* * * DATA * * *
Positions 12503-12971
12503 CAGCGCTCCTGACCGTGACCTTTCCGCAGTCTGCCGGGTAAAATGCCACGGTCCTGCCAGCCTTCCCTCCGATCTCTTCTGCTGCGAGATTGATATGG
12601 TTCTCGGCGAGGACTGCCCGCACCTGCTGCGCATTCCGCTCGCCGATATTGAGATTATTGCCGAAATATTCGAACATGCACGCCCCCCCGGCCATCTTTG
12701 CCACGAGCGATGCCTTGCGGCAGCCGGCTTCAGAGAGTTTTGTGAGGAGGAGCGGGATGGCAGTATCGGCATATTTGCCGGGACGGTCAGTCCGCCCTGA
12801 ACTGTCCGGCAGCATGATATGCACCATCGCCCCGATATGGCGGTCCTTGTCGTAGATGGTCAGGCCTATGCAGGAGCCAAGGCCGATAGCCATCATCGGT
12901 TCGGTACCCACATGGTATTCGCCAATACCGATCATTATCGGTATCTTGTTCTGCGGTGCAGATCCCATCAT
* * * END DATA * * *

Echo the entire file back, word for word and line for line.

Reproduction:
Positions 12503-12971
12503 CAGCGCTCCTGACCGTGACCTTTCCGCAGTCTGCCGGGTAAAATGCCACGGTCCTGCCAGCCTTCCCTCCGATCTCTTCTGCTGCGAGATTGATATGG
12601 TTCTCGGCGAGGACTGCCCGCACCTGCTGCGCATTCCGCTCGCCGATATTGAGATTATTGCCGAAATATTCGAACATGCACGCCCCCCCGGCCATCTTTG
12701 CCACGAGCGATGCCTTGCGGCAGCCGGCTTCAGAGAGTTTTGTGAGGAGGAGCGGGATGGCAGTATCGGCATATTTGCCGGGACGGTCAGTCCGCCCTGA
12801 ACTGTCCGGCAGCATGATATGCACCATCGCCCCGATATGGCGGTCCTTGTCGTAGATGGTCAGGCCTATGCAGGAGCCAAGGCCGATAGCCATCATCGGT
12901 TCGGTACCCACATGGTATTCGCCAATACCGATCATTATCGGTATCTTGTTCTGCGGTGCAGATCCCATCAT